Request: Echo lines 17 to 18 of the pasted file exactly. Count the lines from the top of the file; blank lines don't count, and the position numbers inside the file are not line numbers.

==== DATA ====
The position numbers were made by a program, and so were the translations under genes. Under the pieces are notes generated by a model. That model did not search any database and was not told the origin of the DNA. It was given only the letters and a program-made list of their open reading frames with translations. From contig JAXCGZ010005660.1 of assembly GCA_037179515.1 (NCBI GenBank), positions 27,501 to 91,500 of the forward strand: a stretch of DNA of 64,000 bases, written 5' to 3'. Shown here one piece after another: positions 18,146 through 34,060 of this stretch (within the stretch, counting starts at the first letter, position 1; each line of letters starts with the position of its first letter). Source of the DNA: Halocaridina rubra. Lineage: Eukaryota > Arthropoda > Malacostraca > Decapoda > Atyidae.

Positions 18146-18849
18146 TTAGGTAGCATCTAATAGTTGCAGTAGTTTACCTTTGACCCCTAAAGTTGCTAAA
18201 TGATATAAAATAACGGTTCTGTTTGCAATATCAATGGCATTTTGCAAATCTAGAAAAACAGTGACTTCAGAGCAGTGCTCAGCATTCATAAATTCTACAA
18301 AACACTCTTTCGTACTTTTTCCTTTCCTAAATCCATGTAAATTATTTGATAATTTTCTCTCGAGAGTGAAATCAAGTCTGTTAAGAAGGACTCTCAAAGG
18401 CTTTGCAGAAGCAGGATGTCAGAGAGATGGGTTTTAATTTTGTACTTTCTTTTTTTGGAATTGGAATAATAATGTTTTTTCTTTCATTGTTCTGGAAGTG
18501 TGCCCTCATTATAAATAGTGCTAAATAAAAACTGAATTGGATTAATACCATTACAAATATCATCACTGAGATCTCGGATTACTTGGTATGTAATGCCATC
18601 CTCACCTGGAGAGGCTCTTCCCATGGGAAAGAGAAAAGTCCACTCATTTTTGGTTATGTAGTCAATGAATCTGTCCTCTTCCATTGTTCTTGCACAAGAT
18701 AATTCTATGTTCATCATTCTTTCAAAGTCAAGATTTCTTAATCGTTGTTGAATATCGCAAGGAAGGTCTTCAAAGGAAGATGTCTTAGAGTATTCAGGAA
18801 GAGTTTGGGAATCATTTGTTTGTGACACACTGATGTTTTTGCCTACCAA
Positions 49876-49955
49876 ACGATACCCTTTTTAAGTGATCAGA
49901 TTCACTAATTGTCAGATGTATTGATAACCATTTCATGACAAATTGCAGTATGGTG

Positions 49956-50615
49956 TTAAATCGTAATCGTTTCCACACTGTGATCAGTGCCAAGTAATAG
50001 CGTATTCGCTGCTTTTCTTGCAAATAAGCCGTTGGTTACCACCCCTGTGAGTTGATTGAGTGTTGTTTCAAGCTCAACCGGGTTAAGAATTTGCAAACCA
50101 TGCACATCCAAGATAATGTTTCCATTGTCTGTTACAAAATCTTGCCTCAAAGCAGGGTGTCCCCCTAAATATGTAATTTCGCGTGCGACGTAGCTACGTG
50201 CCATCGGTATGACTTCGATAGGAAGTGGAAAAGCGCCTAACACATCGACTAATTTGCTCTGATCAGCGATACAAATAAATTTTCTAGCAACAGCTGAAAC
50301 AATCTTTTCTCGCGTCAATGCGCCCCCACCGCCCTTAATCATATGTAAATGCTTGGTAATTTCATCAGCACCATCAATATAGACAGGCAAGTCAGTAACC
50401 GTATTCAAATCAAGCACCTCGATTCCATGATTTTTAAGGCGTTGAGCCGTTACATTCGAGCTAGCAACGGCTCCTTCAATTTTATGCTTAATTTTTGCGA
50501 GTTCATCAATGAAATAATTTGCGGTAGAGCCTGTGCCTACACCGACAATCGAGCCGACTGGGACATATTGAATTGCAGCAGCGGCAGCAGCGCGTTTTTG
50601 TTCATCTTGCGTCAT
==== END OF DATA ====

50101 TGCACATCCAAGATAATGTTTCCATTGTCTGTTACAAAATCTTGCCTCAAAGCAGGGTGTCCCCCTAAATATGTAATTTCGCGTGCGACGTAGCTACGTG
50201 CCATCGGTATGACTTCGATAGGAAGTGGAAAAGCGCCTAACACATCGACTAATTTGCTCTGATCAGCGATACAAATAAATTTTCTAGCAACAGCTGAAAC